I have one VLAN with email-enabled workstations and one VLAN with non-email workstation running on the same physical network. The VLANs can't see each other. So can a virus still cross over VLANs? Thanks in advance
a virus can spread itself to other computers using a network communication, such as a tcp session between two computers, in your case the VLANs can t see each other it s okay but it still can communicate with each other using a layer 3 device if configured to do so.
so if two computers from two differents vlan in your network communicate with each other using a L3 device so there is a communication and the virus can cross from one computer in vlan x to another computer in vlan y, if the virus is designed to do so.
It is possible, but highly unlikely, that a virus could interfere with the switch to "break" the VLAN setup. If the virus causes a CAM table overflow the switch may revert to acting as a hub, and allow traffic to transverse the VLANs. In order to prevent this, limit teh number of MAC addresses that the switch will store on host ports.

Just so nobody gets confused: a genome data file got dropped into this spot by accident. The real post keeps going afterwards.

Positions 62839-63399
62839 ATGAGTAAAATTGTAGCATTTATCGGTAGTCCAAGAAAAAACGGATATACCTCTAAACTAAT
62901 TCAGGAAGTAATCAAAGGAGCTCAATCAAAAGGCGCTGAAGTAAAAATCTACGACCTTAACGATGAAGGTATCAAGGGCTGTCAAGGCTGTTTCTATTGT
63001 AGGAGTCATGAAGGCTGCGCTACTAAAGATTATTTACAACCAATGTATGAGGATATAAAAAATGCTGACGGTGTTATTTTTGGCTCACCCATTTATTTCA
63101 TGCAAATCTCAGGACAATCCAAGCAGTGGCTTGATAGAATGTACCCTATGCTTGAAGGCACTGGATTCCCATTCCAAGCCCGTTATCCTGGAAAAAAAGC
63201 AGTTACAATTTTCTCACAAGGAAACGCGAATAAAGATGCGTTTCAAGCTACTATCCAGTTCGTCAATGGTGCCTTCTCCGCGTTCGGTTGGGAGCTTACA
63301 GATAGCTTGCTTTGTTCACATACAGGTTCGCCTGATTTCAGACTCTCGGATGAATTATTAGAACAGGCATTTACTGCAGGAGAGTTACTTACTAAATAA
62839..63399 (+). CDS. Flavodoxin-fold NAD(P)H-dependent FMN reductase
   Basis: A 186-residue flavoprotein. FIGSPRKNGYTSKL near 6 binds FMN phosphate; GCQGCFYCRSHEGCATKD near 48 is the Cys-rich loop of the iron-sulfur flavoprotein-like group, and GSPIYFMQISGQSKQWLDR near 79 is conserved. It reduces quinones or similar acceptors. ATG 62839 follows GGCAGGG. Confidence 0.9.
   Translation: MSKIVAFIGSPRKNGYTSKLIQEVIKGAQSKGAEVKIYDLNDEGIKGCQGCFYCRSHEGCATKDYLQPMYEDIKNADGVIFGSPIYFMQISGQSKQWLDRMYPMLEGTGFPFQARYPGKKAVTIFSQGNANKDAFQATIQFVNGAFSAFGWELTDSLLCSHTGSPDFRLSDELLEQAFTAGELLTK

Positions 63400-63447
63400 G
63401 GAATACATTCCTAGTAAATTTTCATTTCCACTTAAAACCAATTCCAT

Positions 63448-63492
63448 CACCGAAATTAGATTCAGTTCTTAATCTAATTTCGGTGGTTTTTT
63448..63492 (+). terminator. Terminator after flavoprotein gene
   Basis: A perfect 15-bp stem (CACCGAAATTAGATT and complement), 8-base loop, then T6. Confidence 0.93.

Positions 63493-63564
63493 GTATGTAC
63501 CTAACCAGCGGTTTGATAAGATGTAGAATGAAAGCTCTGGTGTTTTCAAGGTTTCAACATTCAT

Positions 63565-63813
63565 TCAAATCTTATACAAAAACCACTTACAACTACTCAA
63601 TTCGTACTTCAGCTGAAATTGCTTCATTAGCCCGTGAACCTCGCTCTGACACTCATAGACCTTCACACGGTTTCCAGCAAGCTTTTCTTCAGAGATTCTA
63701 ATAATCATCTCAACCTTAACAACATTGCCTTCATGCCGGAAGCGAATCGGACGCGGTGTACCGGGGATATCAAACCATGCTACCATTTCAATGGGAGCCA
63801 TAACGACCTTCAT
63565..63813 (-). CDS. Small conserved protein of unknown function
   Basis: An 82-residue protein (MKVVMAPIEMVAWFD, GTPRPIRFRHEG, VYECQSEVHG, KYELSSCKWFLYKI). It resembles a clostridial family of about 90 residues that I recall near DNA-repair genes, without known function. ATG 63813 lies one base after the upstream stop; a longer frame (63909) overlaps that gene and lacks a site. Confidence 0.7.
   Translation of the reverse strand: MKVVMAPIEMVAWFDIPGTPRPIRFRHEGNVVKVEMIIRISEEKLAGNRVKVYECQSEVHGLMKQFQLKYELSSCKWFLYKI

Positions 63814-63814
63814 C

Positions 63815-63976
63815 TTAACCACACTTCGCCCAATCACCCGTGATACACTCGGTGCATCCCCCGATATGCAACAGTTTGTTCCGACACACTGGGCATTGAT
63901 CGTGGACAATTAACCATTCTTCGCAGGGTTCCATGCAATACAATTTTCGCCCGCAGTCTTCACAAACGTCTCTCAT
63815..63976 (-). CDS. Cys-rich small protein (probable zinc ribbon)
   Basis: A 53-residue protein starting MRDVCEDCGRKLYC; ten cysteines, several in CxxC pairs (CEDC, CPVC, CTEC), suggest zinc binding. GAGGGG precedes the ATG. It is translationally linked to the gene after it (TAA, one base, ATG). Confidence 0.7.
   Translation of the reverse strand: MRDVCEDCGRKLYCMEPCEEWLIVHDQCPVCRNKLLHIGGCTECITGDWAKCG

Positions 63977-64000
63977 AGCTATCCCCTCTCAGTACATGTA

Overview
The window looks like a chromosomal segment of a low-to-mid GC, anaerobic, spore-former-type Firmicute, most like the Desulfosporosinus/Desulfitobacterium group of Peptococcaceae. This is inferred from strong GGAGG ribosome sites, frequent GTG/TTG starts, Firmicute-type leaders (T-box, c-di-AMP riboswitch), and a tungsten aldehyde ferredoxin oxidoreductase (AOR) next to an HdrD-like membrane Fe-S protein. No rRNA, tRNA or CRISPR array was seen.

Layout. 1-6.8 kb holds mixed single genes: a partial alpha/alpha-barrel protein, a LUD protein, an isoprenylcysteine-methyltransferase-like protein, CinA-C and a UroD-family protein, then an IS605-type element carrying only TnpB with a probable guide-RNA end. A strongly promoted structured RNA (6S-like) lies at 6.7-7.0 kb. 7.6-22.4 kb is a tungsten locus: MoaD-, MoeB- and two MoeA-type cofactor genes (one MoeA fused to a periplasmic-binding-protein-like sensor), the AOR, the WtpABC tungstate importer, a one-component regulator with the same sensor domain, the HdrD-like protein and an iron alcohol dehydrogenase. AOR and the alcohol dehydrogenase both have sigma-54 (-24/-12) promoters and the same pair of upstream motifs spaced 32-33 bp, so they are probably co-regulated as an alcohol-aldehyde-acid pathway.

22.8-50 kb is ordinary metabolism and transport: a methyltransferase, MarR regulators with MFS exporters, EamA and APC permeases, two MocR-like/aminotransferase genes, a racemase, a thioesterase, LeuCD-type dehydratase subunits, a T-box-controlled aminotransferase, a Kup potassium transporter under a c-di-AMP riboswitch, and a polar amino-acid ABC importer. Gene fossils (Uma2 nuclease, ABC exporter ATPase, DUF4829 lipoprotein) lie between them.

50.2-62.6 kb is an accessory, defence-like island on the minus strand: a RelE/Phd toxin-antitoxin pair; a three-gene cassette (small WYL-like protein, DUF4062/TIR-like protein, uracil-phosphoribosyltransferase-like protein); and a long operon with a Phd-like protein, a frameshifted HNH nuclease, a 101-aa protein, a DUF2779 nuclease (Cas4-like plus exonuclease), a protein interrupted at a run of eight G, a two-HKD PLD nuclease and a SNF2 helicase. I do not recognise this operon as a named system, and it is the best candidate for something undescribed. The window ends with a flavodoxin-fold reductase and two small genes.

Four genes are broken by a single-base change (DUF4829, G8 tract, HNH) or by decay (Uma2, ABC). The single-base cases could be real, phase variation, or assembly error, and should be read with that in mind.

Table of ContentsIntroductionVersion HistoryPossible Future
UpdatesDocuments PurposeNAT Operation in ASA 8.3+ SectionsRule Types
Network Object NATTwice NAT / Manual NATRule Types used per SectionNAT
Types used with Twice NAT / Manual NAT and Network Obje...
Table of Contents Introduction:This document describes details on how
NAT-T works. Background: ESP encrypts all critical information,
encapsulating the entire inner TCP/UDP datagram within an ESP header.
ESP is an IP protocol in the same sense that TCP an...